The Kathryn Watson Over Endowment, created by Skylar Hughes, 18, to honor the memory of her former teacher Kathryn Watson Over who died along with four other people on Sept. 18, 2011 from carbon monoxide poisoning, is announced during a ceremony at Kenwood High School on Tuesday, Sept. 15, 2015. (Beth Liggett, APSU)

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Carbon Monoxide Awareness Day Bill passes Tennessee House of Representatives, Headed to Governor Bill Haslam

 

Services to Military Families with Exceptional Family members proposal also advances

Tennessee State Representative - District 67Nashville, TN – Legislation to declare September 18th each year as Carbon Monoxide Awareness Day passed by the House of Representatives on Monday, March 30th, and is now headed to the Governor for his signature. Senator Mark Green (R-Clarksville) was the Senate sponsor.

“Declaring September 18th as Carbon Monoxide Awareness Day, in perpetuity, was the brainchild of Skylar Hughes, a former student of Katy Over, one of the Bikers Who Care who tragically lost their lives on that fateful day,” Tennessee State Representative Joe Pitts said.

Tennessee Representative Joe Pitts

Tennessee Representative Joe Pitts

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Tennessee Promise Legislation for Students in National Guard or Reserves clears House Committee

 

Tennessee State Representative Joe Pitts chosen by peers to serve as Secretary of the Tennessee Legislative Veterans Caucus

Tennessee State Representative - District 67Nashville, TN – House Bill 800 (Rep Joe Pitts, D-Clarksville)/Senate Bill 56 (Sen Mark Green, R-Clarksville) would authorize students who are members of the National Guard or a Reserve unit of a branch of the United States military and who are eligible for the Tennessee Promise Scholarship, but cannot enroll in college in the fall term immediately following completion of high school due to certain military commitments, to enroll in the first term beginning after completion of such commitments without losing eligibility for the scholarship.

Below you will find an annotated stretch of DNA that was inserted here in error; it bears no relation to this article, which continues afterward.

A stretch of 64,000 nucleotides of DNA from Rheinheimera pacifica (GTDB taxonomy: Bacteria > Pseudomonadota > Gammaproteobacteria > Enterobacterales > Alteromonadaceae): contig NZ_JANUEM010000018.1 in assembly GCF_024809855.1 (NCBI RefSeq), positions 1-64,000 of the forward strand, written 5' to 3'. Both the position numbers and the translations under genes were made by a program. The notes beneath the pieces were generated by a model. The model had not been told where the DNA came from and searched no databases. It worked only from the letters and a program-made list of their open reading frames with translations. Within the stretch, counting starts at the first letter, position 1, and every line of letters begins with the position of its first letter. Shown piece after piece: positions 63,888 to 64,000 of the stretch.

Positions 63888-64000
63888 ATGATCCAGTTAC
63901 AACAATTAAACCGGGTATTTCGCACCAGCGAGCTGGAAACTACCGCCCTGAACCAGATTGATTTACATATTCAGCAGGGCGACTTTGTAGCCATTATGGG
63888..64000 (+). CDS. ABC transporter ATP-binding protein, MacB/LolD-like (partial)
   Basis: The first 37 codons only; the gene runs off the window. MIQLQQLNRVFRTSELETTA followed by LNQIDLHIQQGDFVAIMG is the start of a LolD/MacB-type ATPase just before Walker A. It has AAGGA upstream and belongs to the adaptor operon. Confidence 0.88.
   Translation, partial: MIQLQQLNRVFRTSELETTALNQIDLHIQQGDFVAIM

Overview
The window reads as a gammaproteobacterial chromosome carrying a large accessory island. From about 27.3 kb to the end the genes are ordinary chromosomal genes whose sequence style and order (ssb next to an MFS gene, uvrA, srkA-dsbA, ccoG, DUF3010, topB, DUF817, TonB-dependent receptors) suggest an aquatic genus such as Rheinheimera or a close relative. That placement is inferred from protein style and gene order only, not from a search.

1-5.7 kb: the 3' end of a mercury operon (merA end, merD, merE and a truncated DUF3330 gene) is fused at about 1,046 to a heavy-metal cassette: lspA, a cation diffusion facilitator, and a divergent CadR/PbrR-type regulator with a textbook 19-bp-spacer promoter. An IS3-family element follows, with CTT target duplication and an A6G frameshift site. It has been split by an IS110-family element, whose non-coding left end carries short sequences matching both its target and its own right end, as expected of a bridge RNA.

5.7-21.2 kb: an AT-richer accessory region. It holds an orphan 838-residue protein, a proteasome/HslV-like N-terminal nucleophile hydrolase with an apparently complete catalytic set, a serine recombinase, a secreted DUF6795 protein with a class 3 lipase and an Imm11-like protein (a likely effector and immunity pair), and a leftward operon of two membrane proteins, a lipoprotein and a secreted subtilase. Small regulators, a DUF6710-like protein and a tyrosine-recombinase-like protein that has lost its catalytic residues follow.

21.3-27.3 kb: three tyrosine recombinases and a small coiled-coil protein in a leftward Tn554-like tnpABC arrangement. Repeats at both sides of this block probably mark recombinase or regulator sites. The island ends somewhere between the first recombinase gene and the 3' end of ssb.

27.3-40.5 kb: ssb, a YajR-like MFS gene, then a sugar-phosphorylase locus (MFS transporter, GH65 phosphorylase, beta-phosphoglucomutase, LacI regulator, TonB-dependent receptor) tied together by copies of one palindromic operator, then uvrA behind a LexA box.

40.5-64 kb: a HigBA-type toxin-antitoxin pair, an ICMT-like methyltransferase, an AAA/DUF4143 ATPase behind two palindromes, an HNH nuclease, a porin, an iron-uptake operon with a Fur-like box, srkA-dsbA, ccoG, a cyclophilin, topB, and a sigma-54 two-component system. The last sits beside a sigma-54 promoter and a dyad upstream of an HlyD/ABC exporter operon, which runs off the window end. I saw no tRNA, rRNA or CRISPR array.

The bill passed the Education Administration and Planning Full Committee on Tuesday, March 10th and is currently in Finance, Ways and Means.

Tennessee Representative Joe Pitts

Tennessee Representative Joe Pitts

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Veterans Hiring Preference Bill Fails in Tennessee House Subcommittee

 

Tennessee Representative Joe Pitts

Carbon Monoxide Awareness Day legislation advances

Tennessee State Representative - District 67Nashville, TN – A bill designed to help veterans and their spouses find employment was defeated in the Consumer and Human Resources subcommittee of the Tennessee House of Representatives this week.

The bill, sponsored by Representative Joe Pitts (D-Clarksville), would have enabled private employers to create written policies giving preference in hiring honorably discharged veterans, their spouses, widows and widowers.

The bill failed by a quick voice vote with no questions or discussion by the committee.

Tennessee State Representative Joe Pitts

Tennessee State Representative Joe Pitts